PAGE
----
Kate Manne, 2018-19 “Authority” Faculty Fellow and associate professor of philosophy at Cornell University takes listeners behind the pages of her latest book “Entitled: How Male Privilege Hurts Women.” Discussing concepts such as “himpathy,” “mansplaining,” and “gaslighting” Kate shares stories from her writing process, earlier philosophical roots, and where she finds the strength to keep fighting on behalf of women and girls today.

Sartorial Self-Fashioning and the Legacies of Enslavement with Kimberly Kay Lamm

Sartorial Self-Fashioning and the Legacies of Enslavement with Kimberly Kay Lamm

April 5, 2021

Kimberly Kay Lamm, 2020-21 Society Fellow and associate professor of gender, sexuality and feminist studies at Duke University, explores issues of race, sex and class through the self-fashioning of Black women. From writers of the Harlem Renaissance to visual artists of today, Lamm unfurls the physical and psychic legacies of fashion and fabrication as both display and self-protection in a hostile world.

Shaping Emotions in Late Ancient Christianity with Georgia Frank

Shaping Emotions in Late Ancient Christianity with Georgia Frank

February 11, 2021

Georgia Frank, 2020-21 Society Fellow and Charles A. Dana Professor of Religion at Colgate University, takes us back to the first 600 years of Christianity to explore the power of song and participatory performances in reenacting and fabricating emotions. Georgia shares insights from her research on bodily experience in ancient Mediterranean religions, including methods and metaphors by which early Christians shaped a collective identity.

Indigenous Dispossession and the Founding of Cornell: Part 2 with Michael Witgen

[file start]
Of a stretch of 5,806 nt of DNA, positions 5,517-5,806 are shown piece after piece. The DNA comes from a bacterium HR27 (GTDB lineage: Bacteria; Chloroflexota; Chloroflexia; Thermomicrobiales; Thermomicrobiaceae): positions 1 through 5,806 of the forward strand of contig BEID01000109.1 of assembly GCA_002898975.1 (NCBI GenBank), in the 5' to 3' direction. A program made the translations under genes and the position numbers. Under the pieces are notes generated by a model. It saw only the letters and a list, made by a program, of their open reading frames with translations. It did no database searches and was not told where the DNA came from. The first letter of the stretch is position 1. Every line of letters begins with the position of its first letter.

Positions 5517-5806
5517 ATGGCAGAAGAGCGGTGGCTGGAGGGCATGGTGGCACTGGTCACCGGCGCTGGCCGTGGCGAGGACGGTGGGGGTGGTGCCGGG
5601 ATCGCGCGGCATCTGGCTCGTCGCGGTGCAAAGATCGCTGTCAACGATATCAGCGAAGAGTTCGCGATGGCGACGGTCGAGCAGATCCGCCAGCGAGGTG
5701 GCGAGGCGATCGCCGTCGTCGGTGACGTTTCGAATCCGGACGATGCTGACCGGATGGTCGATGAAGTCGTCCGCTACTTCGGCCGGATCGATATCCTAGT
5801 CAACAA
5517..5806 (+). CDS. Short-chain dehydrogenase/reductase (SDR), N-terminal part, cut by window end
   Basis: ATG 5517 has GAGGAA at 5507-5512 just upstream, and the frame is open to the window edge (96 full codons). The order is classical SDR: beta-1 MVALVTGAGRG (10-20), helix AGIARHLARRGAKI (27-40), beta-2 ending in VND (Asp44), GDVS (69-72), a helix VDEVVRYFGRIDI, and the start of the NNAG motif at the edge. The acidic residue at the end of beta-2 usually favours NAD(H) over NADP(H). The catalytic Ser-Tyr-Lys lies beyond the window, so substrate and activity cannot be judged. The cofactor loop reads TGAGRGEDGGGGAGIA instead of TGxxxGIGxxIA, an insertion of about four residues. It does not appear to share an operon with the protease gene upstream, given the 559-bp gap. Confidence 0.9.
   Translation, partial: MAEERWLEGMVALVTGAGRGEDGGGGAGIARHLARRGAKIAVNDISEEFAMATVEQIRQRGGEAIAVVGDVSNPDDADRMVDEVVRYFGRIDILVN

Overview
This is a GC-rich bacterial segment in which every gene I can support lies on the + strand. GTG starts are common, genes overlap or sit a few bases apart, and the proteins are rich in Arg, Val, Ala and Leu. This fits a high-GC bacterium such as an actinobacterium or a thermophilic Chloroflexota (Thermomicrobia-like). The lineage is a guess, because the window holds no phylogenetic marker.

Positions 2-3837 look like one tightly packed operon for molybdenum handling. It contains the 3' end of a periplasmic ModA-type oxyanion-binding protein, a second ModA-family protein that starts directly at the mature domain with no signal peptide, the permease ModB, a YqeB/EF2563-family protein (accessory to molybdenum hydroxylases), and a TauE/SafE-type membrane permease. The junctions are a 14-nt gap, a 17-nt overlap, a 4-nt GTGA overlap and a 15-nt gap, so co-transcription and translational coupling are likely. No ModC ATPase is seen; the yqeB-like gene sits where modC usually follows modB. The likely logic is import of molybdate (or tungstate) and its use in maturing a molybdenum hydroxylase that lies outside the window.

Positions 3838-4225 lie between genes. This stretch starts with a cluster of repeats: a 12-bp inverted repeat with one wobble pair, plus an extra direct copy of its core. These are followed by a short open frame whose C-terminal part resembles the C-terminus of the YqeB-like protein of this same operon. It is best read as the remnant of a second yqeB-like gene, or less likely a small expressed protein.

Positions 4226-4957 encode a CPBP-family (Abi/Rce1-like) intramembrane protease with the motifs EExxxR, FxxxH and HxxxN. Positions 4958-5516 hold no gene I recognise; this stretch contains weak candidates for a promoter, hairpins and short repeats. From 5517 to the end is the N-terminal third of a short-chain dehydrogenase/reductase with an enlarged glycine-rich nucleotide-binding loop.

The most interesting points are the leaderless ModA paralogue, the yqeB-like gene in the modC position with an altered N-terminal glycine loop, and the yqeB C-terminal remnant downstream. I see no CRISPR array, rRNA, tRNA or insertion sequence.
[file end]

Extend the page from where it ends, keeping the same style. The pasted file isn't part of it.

Indigenous Dispossession and the Founding of Cornell: Part 2 with Michael Witgen

January 21, 2021

In this follow up episode on Indigenous dispossession and land-grant universities, Paul Fleming and Jon Parmenter sit down with Professor Michael Witgen, professor of History and American Culture and twice former director of Native American Studies at the University of Michigan. In this segment, Michael provides insight into how non-removal treaties incrementally restricted traditional lands and life-ways for Anishinaabe while benefiting white settlers throughout the 19th century. Beyond his academic work, Michael also shares personal insights on generations of Native resilience in the Great Lakes from his position as a direct lineal descendant of a key Ojibwe signatory to the 1842 treaty that soon became one of the financial engines for establishing Cornell University. In light of this, he discusses how land-grant universities might begin to address this history.

Indigenous Dispossession and the Founding of Cornell: Part 1 with Jon Parmenter

Indigenous Dispossession and the Founding of Cornell: Part 1 with Jon Parmenter

December 10, 2020

In this premiere episode, Paul Fleming sits down with Cornell associate professor of history, Jon Parmenter, to learn more about his new research. Jon’s blog post, "Flipped Scrip, Flipping the Script, the Morrill Act of 1862, Cornell University and the Legacy of 19th Century Indigenous Dispossession,” adds to the emerging conversations on America’s land-grant universities to tell the early story of Cornell University.

 

Podbean App

Play this podcast on Podbean App